Selected polymorphisms in sex hormone-related genes, circulating sex hormones and risk of endometrial cancer

Eva Lundin, Isaac Wirgin, Annekatrin Lukanova, Yelena Afanasyeva, Vittorio Krogh, Tomas Axelsson, Kari Hemminki, Tess V. Clendenen, Alan A. Arslan, Nina Ohlson, Sabina Sieri, Nirmal Roy, Karen L. Koenig, Annika Idahl, Franco Berrino, Paolo Toniolo, Göran Hallmans, Asta Försti, Paola Muti, Per LennerRoy E. Shore, Anne Zeleniuch-Jacquotte

Research output: Contribution to journalArticlepeer-review


Background: The role of estrogen and progesterone in the development of endometrial cancer is well documented. Few studies have examined the association of genetic variants in sex hormone-related genes with endometrial cancer risk. Methods: We conducted a case-control study nested within three cohorts to examine the association of endometrial cancer risk with polymorphisms in hormone-related genes among 391 cases (92% postmenopausal at diagnosis) and 712 individually-matched controls. We also examined the association of these polymorphisms with circulating levels of sex hormones and SHBG in a cross-sectional analysis including 596 healthy postmenopausal women at blood donation (controls from this nested case-control study and from a nested case-control study of breast cancer in one of the three cohorts). Results: Adjusting for endometrial cancer risk factors, the A allele of rs4775936 in CYP19 was significantly associated (ORper allele=1.22, 95% CI=1.01-1.47, ptrend=0.04), while the T allele of rs10046 was marginally associated with increased risk of endometrial cancer (ORper allele=1.20, 95% CI=0.99-1.45, ptrend=0.06). PGR rs1042838 was also marginally associated with risk (ORper allele=1.25, 95% CI=0.96-1.61, ptrend=0.09). No significant association was found for the other polymorphisms, i.e. CYP1B1 rs1800440 and rs1056836, UGT1A1 rs8175347, SHBG rs6259 and ESR1 rs2234693. Rs8175347 was significantly associated with postmenopausal levels of estradiol, free estradiol and estrone and rs6259 with SHBG and estradiol. Conclusion: Our findings support an association between genetic variants in CYP19, and possibly PGR, and risk of endometrial cancer.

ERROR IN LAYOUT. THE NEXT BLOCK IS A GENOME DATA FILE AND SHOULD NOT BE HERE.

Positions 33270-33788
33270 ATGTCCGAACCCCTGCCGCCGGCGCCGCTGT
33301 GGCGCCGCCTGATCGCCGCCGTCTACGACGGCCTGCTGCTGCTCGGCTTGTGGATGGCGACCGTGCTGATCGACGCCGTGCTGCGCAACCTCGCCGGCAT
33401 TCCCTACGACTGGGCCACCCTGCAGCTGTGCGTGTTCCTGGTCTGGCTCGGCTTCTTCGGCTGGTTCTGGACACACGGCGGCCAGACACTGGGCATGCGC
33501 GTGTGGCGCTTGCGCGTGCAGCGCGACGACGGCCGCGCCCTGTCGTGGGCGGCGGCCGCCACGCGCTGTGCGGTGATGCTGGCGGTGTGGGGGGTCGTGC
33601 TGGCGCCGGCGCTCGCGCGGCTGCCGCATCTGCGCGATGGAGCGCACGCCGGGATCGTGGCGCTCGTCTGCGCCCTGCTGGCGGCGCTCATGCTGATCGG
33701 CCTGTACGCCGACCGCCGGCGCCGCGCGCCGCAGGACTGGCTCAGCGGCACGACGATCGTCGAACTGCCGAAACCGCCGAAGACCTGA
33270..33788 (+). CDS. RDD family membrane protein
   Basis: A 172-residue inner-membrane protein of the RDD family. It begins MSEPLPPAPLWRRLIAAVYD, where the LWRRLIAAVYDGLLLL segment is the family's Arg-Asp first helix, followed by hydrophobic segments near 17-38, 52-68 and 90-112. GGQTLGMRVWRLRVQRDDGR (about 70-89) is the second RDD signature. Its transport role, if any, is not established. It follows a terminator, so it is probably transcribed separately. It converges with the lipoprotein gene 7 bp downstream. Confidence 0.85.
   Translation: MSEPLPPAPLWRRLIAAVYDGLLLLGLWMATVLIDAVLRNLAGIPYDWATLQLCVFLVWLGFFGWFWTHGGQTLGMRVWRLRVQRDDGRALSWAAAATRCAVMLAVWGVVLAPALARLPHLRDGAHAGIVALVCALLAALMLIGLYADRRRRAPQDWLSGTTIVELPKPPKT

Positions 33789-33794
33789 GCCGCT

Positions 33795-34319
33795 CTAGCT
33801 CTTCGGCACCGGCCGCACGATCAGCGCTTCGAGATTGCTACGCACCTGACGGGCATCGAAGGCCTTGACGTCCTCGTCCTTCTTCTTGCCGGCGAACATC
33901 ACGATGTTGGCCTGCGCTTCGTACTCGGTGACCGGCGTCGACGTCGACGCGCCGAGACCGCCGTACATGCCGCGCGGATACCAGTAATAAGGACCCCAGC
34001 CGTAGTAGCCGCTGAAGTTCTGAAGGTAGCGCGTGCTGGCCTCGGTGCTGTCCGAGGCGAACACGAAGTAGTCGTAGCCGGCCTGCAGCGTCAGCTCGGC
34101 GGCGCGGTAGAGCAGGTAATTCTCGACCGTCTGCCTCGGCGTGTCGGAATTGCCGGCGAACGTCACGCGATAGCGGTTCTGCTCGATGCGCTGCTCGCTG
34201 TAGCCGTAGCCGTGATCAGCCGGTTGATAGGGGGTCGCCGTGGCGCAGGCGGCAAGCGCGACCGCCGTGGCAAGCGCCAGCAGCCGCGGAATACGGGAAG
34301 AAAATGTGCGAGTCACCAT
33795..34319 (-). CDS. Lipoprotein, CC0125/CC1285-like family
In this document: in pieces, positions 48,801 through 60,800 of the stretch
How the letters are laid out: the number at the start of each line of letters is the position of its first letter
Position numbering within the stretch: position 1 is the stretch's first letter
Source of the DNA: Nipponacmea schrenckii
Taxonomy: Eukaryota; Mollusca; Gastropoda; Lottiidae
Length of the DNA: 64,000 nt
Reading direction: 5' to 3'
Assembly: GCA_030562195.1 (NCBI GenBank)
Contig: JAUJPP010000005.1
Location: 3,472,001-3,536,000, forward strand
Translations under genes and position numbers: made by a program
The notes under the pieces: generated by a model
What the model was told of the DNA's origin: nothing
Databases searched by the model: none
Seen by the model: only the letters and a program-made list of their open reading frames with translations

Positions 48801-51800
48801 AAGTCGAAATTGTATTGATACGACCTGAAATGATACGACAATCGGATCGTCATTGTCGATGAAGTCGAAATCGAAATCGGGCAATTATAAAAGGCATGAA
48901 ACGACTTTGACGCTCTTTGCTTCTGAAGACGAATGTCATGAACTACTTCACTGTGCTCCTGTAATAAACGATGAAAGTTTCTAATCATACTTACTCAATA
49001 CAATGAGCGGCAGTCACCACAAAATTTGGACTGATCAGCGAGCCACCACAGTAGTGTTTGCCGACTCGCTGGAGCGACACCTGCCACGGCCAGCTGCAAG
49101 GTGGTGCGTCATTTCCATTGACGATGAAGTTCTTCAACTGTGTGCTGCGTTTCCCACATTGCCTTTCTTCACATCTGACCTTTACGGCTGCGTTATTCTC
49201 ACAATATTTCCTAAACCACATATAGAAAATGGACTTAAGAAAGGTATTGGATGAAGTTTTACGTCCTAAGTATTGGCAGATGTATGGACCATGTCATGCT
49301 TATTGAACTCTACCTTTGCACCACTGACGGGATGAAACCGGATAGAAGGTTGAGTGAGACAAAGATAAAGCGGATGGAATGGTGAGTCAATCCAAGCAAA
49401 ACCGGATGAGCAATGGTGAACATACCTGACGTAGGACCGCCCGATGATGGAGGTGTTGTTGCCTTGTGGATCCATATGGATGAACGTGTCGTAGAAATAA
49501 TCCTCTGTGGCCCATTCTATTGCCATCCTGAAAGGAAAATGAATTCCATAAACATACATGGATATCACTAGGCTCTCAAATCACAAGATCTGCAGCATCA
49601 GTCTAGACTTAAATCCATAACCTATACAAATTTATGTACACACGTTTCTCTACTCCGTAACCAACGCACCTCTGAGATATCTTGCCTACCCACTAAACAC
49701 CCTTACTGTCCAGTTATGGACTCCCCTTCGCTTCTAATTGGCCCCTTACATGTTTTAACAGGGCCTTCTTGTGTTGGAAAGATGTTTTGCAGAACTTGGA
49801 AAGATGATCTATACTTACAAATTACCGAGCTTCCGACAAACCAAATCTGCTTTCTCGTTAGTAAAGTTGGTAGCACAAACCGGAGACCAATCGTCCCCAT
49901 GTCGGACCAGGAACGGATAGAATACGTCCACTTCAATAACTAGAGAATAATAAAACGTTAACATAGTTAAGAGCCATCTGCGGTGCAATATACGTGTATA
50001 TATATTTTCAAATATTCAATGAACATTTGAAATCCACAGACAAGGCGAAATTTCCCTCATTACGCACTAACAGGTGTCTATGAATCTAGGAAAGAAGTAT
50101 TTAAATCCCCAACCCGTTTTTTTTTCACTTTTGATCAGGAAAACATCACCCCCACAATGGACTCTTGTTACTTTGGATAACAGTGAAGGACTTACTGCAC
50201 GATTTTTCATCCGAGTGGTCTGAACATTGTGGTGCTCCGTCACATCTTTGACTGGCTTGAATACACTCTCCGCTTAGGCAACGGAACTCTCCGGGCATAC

Original languageEnglish
Pages (from-to)445-452
Number of pages8
JournalCancer Epidemiology
Issue number5
Publication statusPublished - Oct 2012


  • Endometrial cancer
  • Estrogen
  • Progesterone receptor
  • Sex hormone-binding globulin
  • Single nucleotide polymorphism

ASJC Scopus subject areas

  • Cancer Research
  • Oncology
  • Epidemiology


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